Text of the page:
TsNIIMash-Export espionage trial


The TsNIIMash-Export espionage trial concerned five Russian scientists accused of selling Russian military technology to Chinese spies. The scientists, Igor Reshetin, Sergei Vizir, Mikhail Ivanov, Sergei Tverdokhlebov, and Alexander Rozhkin, all worked for the Russian rocket and space researcher TsNIIMash-Export.[1] Human rights groups have criticized Russia's handling of the case, and some have called the scientists political prisoners.[2][3]


The scientists were arrested on October 25, 2005, on charges of embezzlement and the sale of state secrets to the All-China Precision Engineering Import-Export Co. in 1996.[4][5] All three were executives of the TsNIIMash-Export company, a state-owned rocket manufacturer and research company operating in Korolyov.[4] The state claimed that the group had sold 13 laboratory reports[6] related to space rocketry, to the Chinese company, and that the technology served a dual use which could undermine the secrecy of Russian weapon systems and, potentially, to build nuclear missiles.[4] Alongside these charges were claims that the group had embezzled nearly a million US dollars through non-existent shell companies.[4]

The defendants argued that the state had no expert able to testify to the dual use of the technology, nor did it provide evidence that the sale of the information had taken place.[5] The technology had been sent to review by appropriate ministries, which found no concern, and approved the transfer in 2002, a year before the FSB opened its investigation.[7] All major science institutions, and the Russian Space Agency, submitted opinions that the technology in question was not secret; 62 publicly available academic monographs containing the information alleged to be secret were submitted as evidence during the trial.[7] Finally, the defense stated that the shadow corporations were legitimate subcontractors required to complete the manufacturing work called for in the contract.[7]

Defendants and sentencing

Igor Reshetin, director of TsNIIMash-Export, had been sentenced to 11 and a half years. He was released on parole in 2012.[citation needed] He published several academic papers while in prison.[7]

Sergei Vizir was chief economist of TsNIIMash-Export at the time of his arrest.[5] He was sentenced to 11 years in prison.[7]

Alexander Rozhkin was sentenced to five years.

Sergei Tverdokhlebov was executive director of the firm.[7][8] He was released after signing a confession and died of a heart attack soon after his release at age 47.[7]

Mikhail Ivanov, cofounder and deputy chair of TsNIIMash-Export,[5] was charged separately after affirming that the information sold in the contract was not top secret. He was sentenced to five years.[7]


Twenty academics, in an open letter to Prime Minister Medvedev in 2009, argued for dismissal of the charges against Reshetin, calling his arrest part of a "witch hunt" against Russian academics.[9] Yury Ryzhov, chair of the Public Committee for the Defence of Scientists, also lobbied on behalf of Reshten's release.[10]

The APS Committee on International Freedom of Scientists lobbied on behalf of Reshten, saying "the charges against him appeared related to what would be considered routine scientific cooperation between research institutes in two countries."[11]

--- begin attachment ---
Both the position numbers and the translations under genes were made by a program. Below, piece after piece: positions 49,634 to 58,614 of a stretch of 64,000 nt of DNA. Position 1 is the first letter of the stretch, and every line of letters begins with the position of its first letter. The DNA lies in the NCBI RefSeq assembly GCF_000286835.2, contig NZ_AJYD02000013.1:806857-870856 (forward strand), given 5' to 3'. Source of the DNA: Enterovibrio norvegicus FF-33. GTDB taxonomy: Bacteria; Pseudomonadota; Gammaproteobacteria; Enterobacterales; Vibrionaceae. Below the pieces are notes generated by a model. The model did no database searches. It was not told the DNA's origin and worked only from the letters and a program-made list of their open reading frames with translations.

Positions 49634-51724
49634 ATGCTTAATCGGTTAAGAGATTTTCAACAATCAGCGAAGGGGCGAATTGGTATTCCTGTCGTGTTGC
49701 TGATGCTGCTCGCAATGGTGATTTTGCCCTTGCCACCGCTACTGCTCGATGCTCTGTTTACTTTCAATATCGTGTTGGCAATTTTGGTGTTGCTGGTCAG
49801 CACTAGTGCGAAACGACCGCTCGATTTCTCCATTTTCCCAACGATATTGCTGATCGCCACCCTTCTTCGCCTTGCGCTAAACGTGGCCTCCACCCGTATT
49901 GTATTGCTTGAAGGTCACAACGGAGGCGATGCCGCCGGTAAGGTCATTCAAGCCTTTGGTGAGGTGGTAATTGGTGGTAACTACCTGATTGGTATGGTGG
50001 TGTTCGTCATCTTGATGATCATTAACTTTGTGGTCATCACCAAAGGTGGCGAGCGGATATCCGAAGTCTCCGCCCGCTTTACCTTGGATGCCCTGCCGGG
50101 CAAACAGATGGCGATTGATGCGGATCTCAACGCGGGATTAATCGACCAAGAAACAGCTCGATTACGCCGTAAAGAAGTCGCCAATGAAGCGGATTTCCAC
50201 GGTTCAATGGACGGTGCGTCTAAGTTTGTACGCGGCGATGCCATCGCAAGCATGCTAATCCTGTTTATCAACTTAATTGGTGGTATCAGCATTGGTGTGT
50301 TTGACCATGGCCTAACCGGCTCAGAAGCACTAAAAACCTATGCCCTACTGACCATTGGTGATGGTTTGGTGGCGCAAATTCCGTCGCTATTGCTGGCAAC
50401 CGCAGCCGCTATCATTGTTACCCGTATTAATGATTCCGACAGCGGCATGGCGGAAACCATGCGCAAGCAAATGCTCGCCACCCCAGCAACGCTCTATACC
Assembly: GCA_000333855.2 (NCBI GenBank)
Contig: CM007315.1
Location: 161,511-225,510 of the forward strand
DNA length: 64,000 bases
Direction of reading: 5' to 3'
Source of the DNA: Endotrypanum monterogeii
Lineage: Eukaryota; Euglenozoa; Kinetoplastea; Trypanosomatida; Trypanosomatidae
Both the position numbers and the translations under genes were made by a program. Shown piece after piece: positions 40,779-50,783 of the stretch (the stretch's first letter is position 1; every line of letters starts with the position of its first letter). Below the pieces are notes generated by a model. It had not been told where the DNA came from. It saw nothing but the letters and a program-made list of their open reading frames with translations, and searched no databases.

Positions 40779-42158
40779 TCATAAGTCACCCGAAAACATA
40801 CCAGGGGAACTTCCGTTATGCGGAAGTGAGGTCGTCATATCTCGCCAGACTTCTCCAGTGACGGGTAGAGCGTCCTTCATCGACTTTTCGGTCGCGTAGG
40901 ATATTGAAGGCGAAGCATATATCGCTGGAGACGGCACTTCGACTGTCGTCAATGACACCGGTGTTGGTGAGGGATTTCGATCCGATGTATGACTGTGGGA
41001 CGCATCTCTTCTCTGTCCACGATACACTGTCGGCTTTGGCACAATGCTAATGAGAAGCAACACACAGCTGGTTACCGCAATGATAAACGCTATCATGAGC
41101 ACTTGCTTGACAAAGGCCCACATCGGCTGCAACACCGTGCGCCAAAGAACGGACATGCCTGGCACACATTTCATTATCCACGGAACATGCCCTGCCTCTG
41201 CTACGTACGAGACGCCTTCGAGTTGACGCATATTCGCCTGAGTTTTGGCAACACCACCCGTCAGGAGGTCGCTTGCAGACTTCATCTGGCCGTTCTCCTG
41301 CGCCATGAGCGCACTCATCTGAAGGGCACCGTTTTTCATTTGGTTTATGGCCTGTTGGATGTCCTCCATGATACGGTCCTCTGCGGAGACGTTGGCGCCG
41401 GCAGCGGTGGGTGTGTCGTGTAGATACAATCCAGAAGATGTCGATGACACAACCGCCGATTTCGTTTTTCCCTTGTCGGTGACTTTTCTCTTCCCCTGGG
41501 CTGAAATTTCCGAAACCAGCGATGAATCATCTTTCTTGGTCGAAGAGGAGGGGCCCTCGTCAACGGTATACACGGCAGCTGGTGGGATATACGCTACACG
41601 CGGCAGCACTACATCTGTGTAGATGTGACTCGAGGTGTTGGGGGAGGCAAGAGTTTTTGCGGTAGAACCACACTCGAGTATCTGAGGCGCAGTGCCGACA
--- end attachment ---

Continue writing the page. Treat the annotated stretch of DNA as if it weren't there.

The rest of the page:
2018 espionage arrests

On 21 July 2018, FSB raided offices of TsNIIMash and Roscosmos Research and Analytical Center and arrested ten employees suspected of passing classified hypersonic Russian missile technologies to Western intelligence agencies. Arrested are accused of high treason.[12][13]

A senior researcher Sergey Meshcheryakov suspected of treason was put under house arrest in July 2019.[14]


  1. ^ "Scientist Convicted of Selling Secrets". The Moscow Times. Retrieved 2 March 2016.
  2. ^ "The List of Persons Recognized as Political Prisoners by Russia's Memorial Human Rights Center". Institute of Modern Russia. 22 January 2014. Retrieved 2 March 2016.
  3. ^ "2009 Human Rights Report: Russia". State Department of the United States. United States: State Department. Retrieved 2 March 2016.
  4. ^ a b c d Power, Christopher Burgess, Richard (2008). Secrets stolen, fortunes lost preventing intellectual property theft and economic espionage in the 21st century. Rockland, Mass.: Syngress. p. 38. ISBN 9780080558806.
  5. ^ a b c d "Pleading Begins in Scientists' Trial". Kommersant. Kommersant. 27 November 2007. Retrieved 2 March 2016.
  6. ^ Schrek, Carl (31 October 2005). "FSB Arrests 3 Space Researchers". Moscow Times. Retrieved 2 March 2016.
  7. ^ a b c d e f g h Racheva, Elena (10 December 2007). "Space as evidence". Novayagazeta. Retrieved 2 March 2016.
  8. ^ West, I. C. Smith, Nigel (2012). Historical dictionary of Chinese intelligence. Lanham, Md.: Scarecrow Press. ISBN 9780810871748.
  9. ^ Krainova, Natalya (13 August 2009). "Scientists Accuse FSB of 'Witch Hunt' in Letter". The Moscow Times. Retrieved 2 March 2016.
  10. ^ ""Secrets of the World" with Vladimir Putin: Letter from Yury Ryzhov to President Putin on Imprisoned Scientists - HRO.org in English". Hro.rightsinrussia.info. Retrieved 2 December 2021.
  11. ^ "Igor Reshetin released from Russian prison". Aps.org.
  12. ^ "Russia fears leak of hypersonic missile secrets to West". BBC News. July 20, 2018.
  13. ^ [1][dead link]
  14. ^ "Moscow court puts rocket center staffer under house arrest on high treason charge - Emergencies". Tass.com. Retrieved 2 December 2021.